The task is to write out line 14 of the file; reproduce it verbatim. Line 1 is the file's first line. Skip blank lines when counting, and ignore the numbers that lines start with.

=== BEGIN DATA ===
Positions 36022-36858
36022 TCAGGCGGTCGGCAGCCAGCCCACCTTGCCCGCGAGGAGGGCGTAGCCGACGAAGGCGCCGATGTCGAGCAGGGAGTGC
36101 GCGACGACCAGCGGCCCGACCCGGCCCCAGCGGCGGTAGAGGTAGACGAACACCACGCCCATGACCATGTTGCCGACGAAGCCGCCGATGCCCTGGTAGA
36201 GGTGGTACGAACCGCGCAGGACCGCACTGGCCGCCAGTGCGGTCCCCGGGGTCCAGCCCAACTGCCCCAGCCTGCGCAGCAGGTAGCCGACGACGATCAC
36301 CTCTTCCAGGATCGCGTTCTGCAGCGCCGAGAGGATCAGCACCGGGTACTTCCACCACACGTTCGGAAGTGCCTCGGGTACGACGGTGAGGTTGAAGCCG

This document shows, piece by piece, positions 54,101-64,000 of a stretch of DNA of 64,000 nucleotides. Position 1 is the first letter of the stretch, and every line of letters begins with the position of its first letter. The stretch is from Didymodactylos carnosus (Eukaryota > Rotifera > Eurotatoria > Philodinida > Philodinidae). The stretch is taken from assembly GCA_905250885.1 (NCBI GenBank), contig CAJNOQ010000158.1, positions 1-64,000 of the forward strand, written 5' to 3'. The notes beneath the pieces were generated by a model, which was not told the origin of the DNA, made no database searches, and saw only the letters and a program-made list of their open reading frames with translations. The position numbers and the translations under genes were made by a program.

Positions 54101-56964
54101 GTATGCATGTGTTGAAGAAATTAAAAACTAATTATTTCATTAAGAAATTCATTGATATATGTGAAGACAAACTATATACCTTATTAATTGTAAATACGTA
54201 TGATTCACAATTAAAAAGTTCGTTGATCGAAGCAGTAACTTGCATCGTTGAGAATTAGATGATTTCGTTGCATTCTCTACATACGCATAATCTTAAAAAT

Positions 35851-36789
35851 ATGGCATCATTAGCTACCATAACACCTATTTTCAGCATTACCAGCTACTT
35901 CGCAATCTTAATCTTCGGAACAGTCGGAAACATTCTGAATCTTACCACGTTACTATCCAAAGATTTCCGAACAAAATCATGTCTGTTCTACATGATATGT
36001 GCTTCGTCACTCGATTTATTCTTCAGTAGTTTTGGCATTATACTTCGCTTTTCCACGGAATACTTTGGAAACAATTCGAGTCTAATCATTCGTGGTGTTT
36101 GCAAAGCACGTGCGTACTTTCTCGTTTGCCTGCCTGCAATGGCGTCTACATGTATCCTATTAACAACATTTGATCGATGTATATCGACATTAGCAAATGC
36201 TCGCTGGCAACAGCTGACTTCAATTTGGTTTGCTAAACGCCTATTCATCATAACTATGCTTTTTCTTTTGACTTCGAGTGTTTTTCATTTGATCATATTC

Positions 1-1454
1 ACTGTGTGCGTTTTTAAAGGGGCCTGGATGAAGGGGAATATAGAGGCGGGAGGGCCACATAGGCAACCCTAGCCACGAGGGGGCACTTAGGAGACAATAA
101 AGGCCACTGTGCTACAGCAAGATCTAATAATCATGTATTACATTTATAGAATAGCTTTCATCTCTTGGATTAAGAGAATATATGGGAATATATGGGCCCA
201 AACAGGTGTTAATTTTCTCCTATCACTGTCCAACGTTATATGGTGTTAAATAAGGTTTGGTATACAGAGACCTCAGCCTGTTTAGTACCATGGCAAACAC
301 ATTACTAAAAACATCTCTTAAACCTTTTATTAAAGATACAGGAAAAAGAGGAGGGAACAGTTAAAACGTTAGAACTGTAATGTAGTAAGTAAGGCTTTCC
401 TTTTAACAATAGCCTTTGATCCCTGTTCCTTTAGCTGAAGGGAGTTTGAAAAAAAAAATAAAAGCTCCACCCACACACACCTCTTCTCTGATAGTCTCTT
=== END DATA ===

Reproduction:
36101 GCAAAGCACGTGCGTACTTTCTCGTTTGCCTGCCTGCAATGGCGTCTACATGTATCCTATTAACAACATTTGATCGATGTATATCGACATTAGCAAATGC